• Zollverein

    The Zollverein, or German Customs Union, was a coalition of German states formed to manage tariffs and economic policies within their territories. Organized by the 1833 Zollverein treaties, it formally started on 1 January 1834. However, its foundations had been in development from 1818 with the creation of a variety of custom unions among the German states. By 1866, the Zollverein included most of the German states.
  • Grand National Consolidated Trades Union

    Grand National Consolidated Trades Union
    The Grand National Consolidated Trades Union, which brought together different types of workers, was founded in 1834. Its first tasks were to defend the right of association, to reduce the working day, to improve wages and to regulate child labour
  • Revolutions of 1848

    Revolutions of 1848
    Also called Spring of Nations, the revolutions happened because the rise of liberalism was accompained by the expansion of nationalism, as people lived under the rule of empires or were fragmented into various states, so they persuited independent nations free from the control of absolute powers. In France, where the revolutions started, a popular uprising proclaimed the Second Republic. In the Austrian Empire, the revolt was based on liberal principles, and there were nationalistic uprisings.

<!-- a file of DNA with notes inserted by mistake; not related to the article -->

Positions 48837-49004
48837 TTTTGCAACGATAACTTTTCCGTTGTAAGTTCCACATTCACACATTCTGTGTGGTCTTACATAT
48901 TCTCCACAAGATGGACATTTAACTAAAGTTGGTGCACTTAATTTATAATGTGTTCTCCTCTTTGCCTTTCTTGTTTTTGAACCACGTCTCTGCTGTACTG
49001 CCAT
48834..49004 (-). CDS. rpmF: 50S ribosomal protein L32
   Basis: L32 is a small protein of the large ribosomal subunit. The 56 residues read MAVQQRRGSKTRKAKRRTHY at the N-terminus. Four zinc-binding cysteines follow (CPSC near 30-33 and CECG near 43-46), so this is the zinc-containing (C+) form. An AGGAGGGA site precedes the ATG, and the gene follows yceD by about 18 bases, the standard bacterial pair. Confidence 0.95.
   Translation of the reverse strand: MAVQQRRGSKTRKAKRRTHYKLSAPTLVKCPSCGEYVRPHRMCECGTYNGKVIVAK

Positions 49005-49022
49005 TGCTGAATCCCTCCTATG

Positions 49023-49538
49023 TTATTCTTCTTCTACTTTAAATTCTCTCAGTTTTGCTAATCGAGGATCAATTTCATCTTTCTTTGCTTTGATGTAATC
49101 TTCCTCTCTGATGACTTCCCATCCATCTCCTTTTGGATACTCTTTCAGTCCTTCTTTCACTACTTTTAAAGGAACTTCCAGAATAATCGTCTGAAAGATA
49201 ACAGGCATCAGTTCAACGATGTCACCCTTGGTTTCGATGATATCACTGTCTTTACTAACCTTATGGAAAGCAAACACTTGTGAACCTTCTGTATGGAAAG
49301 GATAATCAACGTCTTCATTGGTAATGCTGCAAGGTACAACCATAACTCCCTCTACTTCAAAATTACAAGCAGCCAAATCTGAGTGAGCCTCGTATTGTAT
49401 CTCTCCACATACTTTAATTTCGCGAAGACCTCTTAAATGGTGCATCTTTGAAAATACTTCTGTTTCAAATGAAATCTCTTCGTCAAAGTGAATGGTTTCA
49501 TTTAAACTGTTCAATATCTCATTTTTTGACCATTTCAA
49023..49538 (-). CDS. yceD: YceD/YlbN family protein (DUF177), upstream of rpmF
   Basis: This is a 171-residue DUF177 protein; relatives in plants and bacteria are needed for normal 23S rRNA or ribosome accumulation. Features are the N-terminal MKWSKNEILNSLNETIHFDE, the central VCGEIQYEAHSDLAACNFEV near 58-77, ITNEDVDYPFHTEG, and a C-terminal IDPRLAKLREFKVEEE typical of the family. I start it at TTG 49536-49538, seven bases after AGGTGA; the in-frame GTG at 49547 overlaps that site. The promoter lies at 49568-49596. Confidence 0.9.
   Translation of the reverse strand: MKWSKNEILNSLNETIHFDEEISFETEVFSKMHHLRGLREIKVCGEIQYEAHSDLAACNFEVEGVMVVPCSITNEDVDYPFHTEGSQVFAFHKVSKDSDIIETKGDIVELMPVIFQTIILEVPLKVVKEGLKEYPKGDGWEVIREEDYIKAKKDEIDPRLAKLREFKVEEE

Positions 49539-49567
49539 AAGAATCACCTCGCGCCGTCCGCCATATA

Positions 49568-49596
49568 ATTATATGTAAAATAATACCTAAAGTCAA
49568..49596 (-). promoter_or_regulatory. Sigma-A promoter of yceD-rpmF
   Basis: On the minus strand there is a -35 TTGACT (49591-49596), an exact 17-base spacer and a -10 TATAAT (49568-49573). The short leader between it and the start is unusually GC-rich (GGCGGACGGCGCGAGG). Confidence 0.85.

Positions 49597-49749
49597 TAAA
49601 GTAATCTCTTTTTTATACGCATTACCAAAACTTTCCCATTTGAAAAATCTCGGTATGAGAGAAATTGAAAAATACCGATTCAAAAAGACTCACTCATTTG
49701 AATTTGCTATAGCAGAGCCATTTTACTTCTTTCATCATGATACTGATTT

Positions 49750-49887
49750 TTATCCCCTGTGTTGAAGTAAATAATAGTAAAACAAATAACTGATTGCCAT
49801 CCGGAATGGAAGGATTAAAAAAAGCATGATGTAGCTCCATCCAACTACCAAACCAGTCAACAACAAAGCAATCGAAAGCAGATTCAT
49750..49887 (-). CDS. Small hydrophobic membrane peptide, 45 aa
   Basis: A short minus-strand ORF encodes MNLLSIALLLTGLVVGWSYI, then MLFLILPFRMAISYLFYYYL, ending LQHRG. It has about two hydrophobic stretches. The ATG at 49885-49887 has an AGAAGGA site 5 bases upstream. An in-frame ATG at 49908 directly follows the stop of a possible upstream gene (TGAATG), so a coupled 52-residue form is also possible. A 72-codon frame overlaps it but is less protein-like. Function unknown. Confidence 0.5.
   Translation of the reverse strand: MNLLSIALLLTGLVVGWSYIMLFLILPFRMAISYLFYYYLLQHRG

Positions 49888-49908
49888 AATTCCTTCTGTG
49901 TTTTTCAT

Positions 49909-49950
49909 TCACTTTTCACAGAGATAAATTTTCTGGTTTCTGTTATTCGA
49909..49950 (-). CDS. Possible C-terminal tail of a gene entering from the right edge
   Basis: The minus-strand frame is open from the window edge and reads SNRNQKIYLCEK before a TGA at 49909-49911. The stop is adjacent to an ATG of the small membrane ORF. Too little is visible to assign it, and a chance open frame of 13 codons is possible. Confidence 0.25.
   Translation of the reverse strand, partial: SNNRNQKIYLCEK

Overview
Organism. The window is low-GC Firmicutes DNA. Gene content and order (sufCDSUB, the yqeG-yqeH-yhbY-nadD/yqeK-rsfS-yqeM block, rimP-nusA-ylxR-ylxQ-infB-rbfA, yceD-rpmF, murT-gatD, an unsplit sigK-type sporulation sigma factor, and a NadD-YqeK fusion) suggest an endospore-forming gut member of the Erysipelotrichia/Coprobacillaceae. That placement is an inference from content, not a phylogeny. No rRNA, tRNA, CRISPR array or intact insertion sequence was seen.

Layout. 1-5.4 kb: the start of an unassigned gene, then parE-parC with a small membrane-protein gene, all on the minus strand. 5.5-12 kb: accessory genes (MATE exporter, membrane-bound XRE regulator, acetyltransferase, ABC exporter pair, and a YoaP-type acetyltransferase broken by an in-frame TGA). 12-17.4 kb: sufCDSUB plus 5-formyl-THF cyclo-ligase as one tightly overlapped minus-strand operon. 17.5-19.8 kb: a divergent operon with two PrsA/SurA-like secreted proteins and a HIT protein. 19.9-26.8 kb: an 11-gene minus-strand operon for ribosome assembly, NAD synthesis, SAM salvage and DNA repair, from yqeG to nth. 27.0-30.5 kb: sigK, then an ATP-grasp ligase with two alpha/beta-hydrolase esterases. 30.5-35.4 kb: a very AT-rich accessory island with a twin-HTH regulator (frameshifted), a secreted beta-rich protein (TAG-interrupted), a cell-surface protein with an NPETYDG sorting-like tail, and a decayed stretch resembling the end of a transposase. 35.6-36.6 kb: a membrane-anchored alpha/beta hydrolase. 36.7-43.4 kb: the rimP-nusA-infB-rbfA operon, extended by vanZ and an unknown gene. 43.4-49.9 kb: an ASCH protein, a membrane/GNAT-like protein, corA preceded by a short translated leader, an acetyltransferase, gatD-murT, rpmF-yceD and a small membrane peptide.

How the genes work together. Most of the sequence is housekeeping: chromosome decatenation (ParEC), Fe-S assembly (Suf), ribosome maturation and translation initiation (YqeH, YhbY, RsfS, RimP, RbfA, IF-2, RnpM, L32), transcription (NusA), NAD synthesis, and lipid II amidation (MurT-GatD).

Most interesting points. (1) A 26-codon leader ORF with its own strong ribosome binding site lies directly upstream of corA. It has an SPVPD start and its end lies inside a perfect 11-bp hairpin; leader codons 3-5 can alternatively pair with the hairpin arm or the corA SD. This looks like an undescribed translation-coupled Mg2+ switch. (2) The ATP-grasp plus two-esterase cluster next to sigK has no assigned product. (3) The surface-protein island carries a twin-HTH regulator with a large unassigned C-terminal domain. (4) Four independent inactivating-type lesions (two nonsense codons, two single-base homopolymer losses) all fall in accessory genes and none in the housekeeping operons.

• Invention of the Bessemer converter

    Invention of the Bessemer converter